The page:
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Electoral Engineering
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Book description

From Kosovo to Kabul, the last decade witnessed growing interest in ?electoral engineering?. Reformers have sought to achieve either greater government accountability through majoritarian arrangements or wider parliamentary diversity through proportional formula. Underlying the normative debates are important claims about the impact and consequences of electoral reform for political representation and voting behavior. The study compares and evaluates two broad schools of thought, each offering contracting expectations. One popular approach claims that formal rules define electoral incentives facing parties, politicians and citizens. By changing these rules, rational choice institutionalism claims that we have the capacity to shape political behavior. Alternative cultural modernization theories differ in their emphasis on the primary motors driving human behavior, their expectations about the pace of change, and also their assumptions about the ability of formal institutional rules to alter, rather than adapt to, deeply embedded and habitual social norms and patterns of human behavior.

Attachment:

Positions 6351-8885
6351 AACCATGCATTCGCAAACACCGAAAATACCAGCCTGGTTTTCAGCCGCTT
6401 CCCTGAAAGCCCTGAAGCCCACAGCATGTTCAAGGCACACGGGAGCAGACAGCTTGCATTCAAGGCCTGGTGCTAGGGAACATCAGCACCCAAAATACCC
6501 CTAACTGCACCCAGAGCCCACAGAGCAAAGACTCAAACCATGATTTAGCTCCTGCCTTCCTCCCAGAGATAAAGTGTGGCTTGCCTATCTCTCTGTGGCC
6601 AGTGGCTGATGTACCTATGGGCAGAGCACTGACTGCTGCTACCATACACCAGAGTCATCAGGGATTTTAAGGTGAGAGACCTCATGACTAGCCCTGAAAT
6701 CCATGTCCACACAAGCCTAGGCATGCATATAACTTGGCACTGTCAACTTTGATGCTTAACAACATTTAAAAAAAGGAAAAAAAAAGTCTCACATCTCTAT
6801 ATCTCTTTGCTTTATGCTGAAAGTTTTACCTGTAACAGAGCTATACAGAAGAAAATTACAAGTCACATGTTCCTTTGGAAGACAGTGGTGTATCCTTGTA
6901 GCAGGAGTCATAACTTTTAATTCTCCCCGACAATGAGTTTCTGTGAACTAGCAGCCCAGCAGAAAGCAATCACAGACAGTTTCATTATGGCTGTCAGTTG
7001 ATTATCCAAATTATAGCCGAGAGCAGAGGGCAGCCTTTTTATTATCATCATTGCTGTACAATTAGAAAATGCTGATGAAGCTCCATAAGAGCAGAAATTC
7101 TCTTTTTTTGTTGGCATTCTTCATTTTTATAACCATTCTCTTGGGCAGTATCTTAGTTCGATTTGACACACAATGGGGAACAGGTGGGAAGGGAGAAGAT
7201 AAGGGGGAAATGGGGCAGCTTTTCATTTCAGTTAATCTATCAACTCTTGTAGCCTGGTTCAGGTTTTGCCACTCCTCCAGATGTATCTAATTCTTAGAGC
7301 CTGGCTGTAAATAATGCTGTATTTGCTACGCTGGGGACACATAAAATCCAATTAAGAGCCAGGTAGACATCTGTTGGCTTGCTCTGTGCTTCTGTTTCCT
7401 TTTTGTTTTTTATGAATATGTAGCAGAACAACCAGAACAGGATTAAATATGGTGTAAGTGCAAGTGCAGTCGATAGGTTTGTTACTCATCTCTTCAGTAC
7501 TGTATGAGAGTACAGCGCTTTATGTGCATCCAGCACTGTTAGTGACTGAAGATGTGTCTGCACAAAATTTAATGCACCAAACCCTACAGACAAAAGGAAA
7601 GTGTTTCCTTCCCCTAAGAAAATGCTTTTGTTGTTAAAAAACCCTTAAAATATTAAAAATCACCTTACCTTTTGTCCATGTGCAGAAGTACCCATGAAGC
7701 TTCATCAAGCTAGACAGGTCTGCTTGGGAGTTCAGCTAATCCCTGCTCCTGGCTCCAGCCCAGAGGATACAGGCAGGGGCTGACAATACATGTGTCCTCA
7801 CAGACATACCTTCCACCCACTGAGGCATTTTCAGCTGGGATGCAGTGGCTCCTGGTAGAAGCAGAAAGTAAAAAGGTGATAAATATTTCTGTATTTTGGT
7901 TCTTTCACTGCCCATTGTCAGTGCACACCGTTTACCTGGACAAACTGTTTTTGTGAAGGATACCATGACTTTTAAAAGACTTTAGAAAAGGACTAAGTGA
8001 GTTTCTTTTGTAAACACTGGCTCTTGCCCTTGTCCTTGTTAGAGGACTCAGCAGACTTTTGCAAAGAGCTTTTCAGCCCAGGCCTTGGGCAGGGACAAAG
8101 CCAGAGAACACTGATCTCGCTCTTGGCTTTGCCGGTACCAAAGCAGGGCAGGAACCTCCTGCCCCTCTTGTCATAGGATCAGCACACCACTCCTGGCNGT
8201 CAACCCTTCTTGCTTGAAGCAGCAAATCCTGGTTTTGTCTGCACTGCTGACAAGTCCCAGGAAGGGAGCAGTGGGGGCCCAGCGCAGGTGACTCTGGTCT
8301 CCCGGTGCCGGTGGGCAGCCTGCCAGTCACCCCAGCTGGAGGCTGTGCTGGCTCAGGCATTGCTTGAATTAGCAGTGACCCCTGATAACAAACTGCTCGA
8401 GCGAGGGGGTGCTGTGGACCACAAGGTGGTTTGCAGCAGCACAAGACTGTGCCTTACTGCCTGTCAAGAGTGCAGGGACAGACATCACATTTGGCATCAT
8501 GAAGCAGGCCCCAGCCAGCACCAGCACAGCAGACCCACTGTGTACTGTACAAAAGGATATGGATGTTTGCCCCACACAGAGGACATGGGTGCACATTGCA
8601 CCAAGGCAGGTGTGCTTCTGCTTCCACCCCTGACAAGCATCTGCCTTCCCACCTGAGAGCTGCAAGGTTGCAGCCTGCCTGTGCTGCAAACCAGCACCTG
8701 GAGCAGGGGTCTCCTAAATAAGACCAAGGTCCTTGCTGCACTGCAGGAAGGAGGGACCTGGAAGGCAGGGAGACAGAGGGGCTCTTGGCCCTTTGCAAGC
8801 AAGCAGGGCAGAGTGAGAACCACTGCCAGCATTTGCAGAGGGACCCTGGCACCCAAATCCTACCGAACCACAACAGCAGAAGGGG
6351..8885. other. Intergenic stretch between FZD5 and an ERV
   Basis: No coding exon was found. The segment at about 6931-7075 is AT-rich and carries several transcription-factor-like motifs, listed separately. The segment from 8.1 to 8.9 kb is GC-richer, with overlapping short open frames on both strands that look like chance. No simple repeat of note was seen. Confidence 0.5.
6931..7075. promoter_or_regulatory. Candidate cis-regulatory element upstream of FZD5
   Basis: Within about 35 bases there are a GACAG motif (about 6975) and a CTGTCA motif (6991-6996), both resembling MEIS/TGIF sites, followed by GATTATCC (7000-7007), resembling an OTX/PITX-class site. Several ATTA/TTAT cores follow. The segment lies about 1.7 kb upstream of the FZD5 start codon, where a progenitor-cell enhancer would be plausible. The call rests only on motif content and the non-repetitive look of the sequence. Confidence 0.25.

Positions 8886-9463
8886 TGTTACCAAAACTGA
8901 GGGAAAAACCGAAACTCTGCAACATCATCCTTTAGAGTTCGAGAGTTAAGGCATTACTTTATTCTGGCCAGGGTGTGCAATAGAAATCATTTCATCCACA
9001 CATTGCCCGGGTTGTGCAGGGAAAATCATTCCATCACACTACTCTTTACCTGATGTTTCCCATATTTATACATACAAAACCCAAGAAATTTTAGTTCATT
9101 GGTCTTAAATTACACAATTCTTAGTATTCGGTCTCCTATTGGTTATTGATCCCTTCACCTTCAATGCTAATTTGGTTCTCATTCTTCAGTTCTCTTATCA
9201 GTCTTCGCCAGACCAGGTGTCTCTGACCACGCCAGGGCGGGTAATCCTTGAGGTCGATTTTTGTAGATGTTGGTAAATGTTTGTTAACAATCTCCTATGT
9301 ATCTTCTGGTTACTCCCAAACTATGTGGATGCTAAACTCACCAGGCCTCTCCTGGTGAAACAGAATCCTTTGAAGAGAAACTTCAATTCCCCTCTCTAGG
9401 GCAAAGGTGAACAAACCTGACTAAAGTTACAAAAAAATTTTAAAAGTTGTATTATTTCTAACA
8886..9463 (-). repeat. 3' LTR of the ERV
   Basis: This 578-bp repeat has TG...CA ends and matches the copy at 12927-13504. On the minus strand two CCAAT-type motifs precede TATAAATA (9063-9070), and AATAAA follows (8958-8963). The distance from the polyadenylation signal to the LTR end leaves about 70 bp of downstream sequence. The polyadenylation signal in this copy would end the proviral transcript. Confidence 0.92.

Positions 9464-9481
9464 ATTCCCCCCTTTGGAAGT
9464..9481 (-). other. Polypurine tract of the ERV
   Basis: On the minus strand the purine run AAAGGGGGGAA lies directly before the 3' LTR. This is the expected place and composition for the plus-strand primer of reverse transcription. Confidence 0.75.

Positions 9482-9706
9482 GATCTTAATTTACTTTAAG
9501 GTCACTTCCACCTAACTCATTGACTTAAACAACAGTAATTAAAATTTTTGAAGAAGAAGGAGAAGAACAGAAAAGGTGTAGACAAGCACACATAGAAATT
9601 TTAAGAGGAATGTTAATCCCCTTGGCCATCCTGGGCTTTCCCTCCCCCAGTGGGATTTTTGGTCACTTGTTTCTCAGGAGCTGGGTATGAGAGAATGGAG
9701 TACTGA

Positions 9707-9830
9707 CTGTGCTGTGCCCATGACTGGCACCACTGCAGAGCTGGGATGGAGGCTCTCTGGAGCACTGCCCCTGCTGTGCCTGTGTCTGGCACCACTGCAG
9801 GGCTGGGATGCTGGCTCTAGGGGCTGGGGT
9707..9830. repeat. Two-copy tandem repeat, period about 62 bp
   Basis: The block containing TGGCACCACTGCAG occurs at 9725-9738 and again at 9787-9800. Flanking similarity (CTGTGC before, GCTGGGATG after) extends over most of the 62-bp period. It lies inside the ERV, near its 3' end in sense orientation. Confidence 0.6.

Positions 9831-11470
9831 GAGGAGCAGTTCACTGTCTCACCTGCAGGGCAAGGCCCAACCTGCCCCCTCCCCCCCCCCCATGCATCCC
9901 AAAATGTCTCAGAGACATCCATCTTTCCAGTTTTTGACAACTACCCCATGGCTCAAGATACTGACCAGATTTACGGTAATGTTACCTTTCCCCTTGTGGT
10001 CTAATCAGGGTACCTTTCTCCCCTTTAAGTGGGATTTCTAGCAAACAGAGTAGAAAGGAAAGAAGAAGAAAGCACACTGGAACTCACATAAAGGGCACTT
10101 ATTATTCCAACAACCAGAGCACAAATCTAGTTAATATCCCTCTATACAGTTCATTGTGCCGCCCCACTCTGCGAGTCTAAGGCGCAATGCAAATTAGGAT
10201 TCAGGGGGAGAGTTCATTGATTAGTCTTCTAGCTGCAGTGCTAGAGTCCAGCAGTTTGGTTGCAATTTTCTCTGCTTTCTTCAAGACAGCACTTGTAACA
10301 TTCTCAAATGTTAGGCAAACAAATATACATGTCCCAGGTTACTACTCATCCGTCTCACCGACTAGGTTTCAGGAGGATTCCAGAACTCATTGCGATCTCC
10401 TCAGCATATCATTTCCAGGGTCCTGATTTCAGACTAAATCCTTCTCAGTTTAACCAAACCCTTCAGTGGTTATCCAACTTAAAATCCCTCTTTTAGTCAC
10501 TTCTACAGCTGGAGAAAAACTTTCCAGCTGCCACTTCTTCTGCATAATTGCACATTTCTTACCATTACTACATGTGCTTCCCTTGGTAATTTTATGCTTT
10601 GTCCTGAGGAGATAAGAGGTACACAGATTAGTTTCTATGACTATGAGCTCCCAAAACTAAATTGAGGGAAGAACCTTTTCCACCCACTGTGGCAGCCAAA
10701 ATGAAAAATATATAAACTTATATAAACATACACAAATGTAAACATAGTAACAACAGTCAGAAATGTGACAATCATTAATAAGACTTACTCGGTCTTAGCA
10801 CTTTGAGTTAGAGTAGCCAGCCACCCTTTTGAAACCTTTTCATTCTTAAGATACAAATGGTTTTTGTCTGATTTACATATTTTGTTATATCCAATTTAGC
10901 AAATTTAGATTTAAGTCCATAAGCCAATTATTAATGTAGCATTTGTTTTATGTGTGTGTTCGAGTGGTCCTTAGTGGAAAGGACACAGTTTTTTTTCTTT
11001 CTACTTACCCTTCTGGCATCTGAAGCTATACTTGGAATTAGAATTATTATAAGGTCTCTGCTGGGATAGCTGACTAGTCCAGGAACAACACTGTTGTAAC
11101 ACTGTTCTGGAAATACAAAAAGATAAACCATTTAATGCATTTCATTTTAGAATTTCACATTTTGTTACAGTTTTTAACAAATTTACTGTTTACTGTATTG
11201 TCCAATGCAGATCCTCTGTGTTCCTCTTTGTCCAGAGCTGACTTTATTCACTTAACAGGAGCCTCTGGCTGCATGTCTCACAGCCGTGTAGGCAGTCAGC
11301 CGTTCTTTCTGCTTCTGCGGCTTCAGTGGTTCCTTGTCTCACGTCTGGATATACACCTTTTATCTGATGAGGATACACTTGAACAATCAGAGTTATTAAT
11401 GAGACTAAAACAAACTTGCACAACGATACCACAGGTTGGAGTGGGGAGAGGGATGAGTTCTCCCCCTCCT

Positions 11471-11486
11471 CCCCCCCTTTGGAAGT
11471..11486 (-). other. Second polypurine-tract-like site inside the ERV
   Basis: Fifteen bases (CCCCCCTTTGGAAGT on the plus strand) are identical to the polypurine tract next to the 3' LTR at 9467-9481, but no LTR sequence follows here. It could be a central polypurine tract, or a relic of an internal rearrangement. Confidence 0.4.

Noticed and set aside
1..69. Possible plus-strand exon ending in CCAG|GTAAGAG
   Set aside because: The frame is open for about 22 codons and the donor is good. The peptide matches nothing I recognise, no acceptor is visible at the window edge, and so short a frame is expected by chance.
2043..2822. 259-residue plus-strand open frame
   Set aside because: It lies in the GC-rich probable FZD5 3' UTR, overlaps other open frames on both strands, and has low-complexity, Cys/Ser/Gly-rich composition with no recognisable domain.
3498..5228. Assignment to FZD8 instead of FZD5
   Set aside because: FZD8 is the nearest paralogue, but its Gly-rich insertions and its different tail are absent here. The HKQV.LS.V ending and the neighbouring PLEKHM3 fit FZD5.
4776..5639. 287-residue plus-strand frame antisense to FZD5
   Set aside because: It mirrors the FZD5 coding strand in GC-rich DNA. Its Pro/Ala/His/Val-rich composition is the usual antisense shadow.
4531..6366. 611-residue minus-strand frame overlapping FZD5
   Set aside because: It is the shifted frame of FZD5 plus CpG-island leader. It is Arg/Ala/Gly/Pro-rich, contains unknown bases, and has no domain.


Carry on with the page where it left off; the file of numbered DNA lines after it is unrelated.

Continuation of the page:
Reviews

‘This is a welcome contribution to the debate on how electoral systems shape political strategies. It should be read by all students of electoral systems, not only because it is well researched and well written, but also because it brings attention to the lesser known systems of preferential voting…’.

Source: Journal of Commonwealth and Comparative Politics

'… this is a book rich in its insights and detailed research findings'.

Source: The British Journal of Politics and International Relations

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